Protests over prayers

The storm over Raja Pervez Ashraf’s pilgrimage to Ajmer Sharif was needless, to state the least. The Pak Premier was on a private visit and India went out of the way to make it appear as one, without, of course, causing any diplomatic affront to the visitor.

Unlike President Asif Zardari and his son Bilawal, whom our PM received over lunch en route Ajmer, the Pak PM returned without touching ground in Delhi, leave alone meeting Dr Manmohan Singh. He was hosted instead by external affairs minister Salman Khurshid in Jaipur before leaving for the dargah with his delegation. The lunch was in a hotel, not the Raj Niwas, where foreign dignitaries are normally feted while on official visits.

The protests over the visit were triggered by Islamabad’s failure to address the India’s grievance over the beheading of a soldier along the Line of Control. To that extent, the protestors brought the visitors face to face with the depth and intensity of public outrage over the grotesque killing.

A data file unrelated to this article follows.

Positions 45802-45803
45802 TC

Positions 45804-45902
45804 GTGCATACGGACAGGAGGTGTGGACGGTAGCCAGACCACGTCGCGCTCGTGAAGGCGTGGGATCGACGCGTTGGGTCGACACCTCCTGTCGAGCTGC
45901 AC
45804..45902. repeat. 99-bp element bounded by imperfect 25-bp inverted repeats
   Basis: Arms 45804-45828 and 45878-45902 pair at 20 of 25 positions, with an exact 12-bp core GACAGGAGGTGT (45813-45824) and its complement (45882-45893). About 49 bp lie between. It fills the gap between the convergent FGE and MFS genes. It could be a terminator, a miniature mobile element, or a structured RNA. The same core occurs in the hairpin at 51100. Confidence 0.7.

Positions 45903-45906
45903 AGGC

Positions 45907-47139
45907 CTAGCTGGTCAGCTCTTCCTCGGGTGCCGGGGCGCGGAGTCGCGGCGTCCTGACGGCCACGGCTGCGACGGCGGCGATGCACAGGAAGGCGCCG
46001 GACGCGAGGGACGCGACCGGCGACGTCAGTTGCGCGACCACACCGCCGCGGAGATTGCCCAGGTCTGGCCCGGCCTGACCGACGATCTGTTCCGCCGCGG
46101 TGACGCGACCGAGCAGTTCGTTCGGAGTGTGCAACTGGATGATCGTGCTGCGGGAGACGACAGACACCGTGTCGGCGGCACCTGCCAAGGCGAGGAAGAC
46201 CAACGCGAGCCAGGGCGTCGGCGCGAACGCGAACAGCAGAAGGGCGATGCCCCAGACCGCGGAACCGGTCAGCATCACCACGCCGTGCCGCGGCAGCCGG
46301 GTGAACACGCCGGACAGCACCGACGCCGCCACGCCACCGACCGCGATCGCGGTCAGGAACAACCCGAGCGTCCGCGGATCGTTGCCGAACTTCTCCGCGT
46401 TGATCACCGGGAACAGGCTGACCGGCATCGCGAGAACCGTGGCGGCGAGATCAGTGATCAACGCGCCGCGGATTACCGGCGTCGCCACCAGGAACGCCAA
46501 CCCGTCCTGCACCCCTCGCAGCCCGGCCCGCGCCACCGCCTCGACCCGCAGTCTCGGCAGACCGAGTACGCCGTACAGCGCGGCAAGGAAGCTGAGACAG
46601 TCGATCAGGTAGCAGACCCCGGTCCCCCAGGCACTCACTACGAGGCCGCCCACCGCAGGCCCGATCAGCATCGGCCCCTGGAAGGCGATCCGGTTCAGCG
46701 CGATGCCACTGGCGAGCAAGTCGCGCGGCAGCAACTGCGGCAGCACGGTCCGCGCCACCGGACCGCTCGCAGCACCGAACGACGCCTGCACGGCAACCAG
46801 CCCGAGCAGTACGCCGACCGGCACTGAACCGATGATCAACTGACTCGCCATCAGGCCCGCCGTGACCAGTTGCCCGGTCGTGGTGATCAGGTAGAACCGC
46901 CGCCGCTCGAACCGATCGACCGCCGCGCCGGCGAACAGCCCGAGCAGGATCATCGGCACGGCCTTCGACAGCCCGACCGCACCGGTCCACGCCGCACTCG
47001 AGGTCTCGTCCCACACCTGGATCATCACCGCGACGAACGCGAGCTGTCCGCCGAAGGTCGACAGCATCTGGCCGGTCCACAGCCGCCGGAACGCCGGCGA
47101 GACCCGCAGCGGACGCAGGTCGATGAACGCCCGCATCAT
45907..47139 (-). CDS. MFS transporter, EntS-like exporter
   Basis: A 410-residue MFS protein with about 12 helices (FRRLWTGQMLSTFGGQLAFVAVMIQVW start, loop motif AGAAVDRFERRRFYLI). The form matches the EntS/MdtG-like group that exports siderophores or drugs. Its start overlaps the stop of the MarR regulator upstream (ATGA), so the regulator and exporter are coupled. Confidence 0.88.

In fact, the visit, without the hosts saying it in as many words, helped India let Pakistan know that the LoC episode was unlikely to be easily forgotten. For India it was a cruel cut on the lacerating 26/11 wound Islamabad did precious little to heal by way of action against its perpetrators.

One can safely deduce in retrospect that by facilitating Ashraf’s pilgrimage, India acted in conformity with its international image of being responsible and restrained in the face of worst provocations. Except some visual back-slapping by compulsive hardliners, no purpose would have been served by blocking the Pak leader’s arrival.

India’s image has enhanced not diminished by its decision to receive Ashraf whose government is in a lame-duck-mode in the election bound country. We must be tough with a regime that can deliver but is recalcitrant. For that, we would have to await the poll outcome in Pakistan. In the meanwhile, we can congratulate ourselves for using Ashraf’s presence at the shrine to focus on the inclusive Sufi tradition under attack in Pakistan.

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